Our job was to agree the best three films. For those interested in award ceremonies – and that excluded most of the audience as they left straight after the final film – here’s how the judging went. We all named our top three films. One film ‘Epitaph’ got four votes. We were all bowled over by the final image – the story is of an old hoofer visiting the grave of a dear departed entertainer, though why he missed the funeral is beyond me. Next with three votes was ‘The Man on The Moor’. The judges responded to the odd encounter between a man going for a walk into his own personal wilderness and an old fellow lying on the ground, who gives him some parting words of wisdom. ‘Jonah’, ‘Sea Change’ and ‘The Measure of a Man’ got two votes each (sorry, Mr Asaei). We had to pick one final film from these three?

‘What criteria should we use?’ asked Valeria, reasonably. In my role as chair (or my role squashed in a chair) I suggested that we judge on the basis on the film’s visceral impact rather than technical merits, acting, cinematography, etc. ‘Jonah’ was ruled out (sorry, Mr Willmott). That left ‘Sea Change’ and ‘The Measure of a Man’. ‘Sea Change’ was one of my favourites. It told the story of a teacher (Jo Hartley) on her last day at school being locked in and meeting a guide who gives her an experience that is part-CHRISTMAS CAROL, part-GRANGE HILL and part-ZOMBIE APOCALPYSE (well, the kids play at being undead in one scene). She realises that she wasn’t a failure at all.  ‘The Measure of a Man’ was set mostly in a tailor’s shop and featured the memorable image of a young man lying next to strips of brown paper representing his father’s body. In death, there is forgiveness. For this image, ‘The Measure of a Man’ was the third of our top three. ‘Sea Change’ got an honourable mention, which I was proud to deliver.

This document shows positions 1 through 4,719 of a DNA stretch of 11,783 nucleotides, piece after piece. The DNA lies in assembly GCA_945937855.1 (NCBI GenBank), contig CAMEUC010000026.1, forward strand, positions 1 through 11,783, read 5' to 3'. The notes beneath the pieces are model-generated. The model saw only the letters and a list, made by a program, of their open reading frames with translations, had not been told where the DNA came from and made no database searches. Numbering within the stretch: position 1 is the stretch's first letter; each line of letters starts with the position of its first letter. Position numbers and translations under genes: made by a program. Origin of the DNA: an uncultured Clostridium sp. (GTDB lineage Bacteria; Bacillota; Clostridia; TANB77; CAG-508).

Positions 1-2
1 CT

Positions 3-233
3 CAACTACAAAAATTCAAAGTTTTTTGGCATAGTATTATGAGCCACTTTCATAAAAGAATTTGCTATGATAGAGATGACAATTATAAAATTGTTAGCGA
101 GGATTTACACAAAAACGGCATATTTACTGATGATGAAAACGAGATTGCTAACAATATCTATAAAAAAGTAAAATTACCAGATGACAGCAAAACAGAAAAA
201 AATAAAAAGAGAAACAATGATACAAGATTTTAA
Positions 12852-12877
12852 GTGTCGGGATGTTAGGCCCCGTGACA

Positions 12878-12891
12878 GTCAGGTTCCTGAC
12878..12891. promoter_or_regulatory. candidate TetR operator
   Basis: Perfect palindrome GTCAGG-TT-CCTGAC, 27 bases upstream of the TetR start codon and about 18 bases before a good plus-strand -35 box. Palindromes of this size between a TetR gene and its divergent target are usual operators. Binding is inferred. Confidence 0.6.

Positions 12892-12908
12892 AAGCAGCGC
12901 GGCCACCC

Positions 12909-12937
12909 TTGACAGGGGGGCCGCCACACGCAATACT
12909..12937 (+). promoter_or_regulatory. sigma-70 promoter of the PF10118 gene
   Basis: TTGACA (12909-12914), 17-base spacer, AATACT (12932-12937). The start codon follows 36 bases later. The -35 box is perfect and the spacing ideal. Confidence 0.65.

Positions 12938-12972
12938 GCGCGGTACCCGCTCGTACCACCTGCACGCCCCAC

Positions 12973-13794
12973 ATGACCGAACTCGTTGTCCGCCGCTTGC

What of ‘Sun Up Sun Down’?  This featured a lot of ‘s’ words, say my notes: ‘sand’, ‘shell’, ‘sunrise’, and ‘sewing machine’. These were important because the film was dedicated to a woman, Silvia. A young woman sits in her flat and looks at a sewing machine. Suddenly her mother is there. She is sewing a white dress for a small girl; she puts the dress against the girl’s body to check the fit. In a memory-scape, the adult woman holds hands with her mother. The image fades. We see graves. I would have preferred the mother’s passing to be represented by a line of the daughter’s dresses from childhood to a final black dress, rather than the image that Asaei arrived at. Nevertheless, his sincerity is real. He crafted a heartfelt homage.

After that, anything else is an anti-climax. I conversed with the couple who brought a picnic rug to a movie screening, Ben and Jo. Ben asked the most questions of any audience member, mostly about music. He was a fan of techno, that’s real techno not the supermarket stuff. When I enquired about exponents of this form of music that one might admire – he told me about New Year’s Day parties that bled into 2 January – he was reluctant to name and praise. I couldn’t find anyone he mentioned on google though Jo, a sculptor, mentioned Adam Beyer (a remix of ‘Let’s Go Dancing’ is apparently ‘big’).

Larry Oliver goes techno? I wouldn’t know what to do with my scarf.

Shorts on Tap ‘Autumn Leaves’ took place at Cafe 1001, Brick Lane, East London on Tuesday 11 November; filmmaker Boris Thompson-Roylance is available to film sky-diving sequences for the next James Bond film



About the author

LarryOliver

Independent film critic who just wants to witter on about movies every so often. Very old (by Hollywood standards).